In “The White Tiger,” Bahrani’s first cinematic excursion to take place outside the capitalist greed of the United States, the filmmaker – who both directed and wrote the screenplay for this adaptation of the 2008 Booker Prize-winning novel. Indian author Aravind Adiga – puts his eye analysis on the world underclass. While less imaginative in his style of world-building here than in his approach to the 24-hour news cycle of Ray Bradbury’s seminal text, Bahrani has maintained the dark and progressively resentful energy of Adiga’s early days. Like the work of Pakistani author Mohsin Hamid (especially his 2008 novel The reluctant fundamentalist, which Mira Nair adapted in a 2012 film starring Riz Ahmed), Adiga’s “The White Tiger” focuses on the gap between the haves and have-nots, the injustice suffered by the latter in relation to the first and the inciting incident that could finally spark an uprising. Bahrani stays close to the source material, trusting lead actor Adarsh Gourav to take us through the life of poverty that could inspire a moment of radicalization, and that faith is justified. Gourav hardens before our eyes in a performance that oscillates between immature recklessness, calcifying fury, and justified boastfulness, and this multifaceted quality is key to the intentionally uncomfortable nature of “The White Tiger.”
Bouncing between the early 2000s, 2007 and 2010, “The White Tiger” follows protagonist Balram Halwai (Gourav, and played as a child by Harshit Mahawar), who tells his life story as part of a letter written to (now former) Chinese Premier Wen Jiabao, visiting India. (A storytelling tactic taken directly from the novel, that storytelling gets awkward here as an intrusion of international politics into an otherwise intimate story.) Balram is an entrepreneur, he boasts, but he doesn’t come from nothing: he grew up in the rural town. Laxmangarh, where his grandmother dictated every move. Although Balram was a strong student, his grandmother took him out of school to work in the family tea shop, pounding lumps of coal. Her father died of tuberculosis. Her brother was forced into an arranged marriage. The only way out of this lower caste life was in place, so when Balram surprises that the owner of the godfather-style village, nicknamed the Stork (Mahesh Manjrekar), is looking for a second driver for his returning American son Ashok ( Rajkummar Rao), Balram decides that this person will be him.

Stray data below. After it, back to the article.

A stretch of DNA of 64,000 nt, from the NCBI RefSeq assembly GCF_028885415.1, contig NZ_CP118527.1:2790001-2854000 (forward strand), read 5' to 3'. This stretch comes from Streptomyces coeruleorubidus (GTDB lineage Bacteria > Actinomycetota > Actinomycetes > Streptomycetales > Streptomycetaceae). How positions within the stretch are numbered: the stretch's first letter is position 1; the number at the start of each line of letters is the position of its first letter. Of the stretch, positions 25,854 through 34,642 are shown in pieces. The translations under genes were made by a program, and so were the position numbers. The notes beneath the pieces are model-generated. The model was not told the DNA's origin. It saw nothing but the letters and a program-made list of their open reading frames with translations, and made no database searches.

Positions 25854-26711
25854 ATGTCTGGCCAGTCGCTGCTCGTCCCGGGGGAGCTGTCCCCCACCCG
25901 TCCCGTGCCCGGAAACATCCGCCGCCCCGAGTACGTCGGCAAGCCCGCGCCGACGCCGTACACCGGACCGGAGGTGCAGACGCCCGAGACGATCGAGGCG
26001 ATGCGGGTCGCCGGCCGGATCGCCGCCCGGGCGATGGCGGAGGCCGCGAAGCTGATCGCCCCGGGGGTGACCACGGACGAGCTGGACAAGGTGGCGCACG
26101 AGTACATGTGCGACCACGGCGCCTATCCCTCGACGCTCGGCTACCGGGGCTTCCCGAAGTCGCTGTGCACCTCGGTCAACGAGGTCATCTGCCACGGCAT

The decision puts Balram on a path he describes, in his narration, with a mutilated combination of triumph and shame. He convinces his recalcitrant grandmother to give him money for driving lessons in return for the majority of his future income. When he is hired and moves into the Stork family compound in Delhi, he is overly respectful and perfectly obedient, taking on more tasks and continually belittling himself to gain family approval. Balram cleans rugs, sleeps on the floor, rubs oil on the stork’s calves, and argues that he deserves a fraction of the already modest salary they offer. Much of this inferiority is inbreeding, Balram says, the result of thousands of years of a rigid caste system (“big bellied men and small bellied men”), amplified by hundreds of millions of people. who are fighting for the same low paying jobs. , further amplified by the gap between India’s poor, both rural and urban, and the increasingly inaccessible wealth of the few. Balram has been angry for a long time, and the charged attitude of his storytelling presents it bleeds into the past, coloring his interactions with the stork and his family as we sense something horrible, violence no money. can not fix, happens. .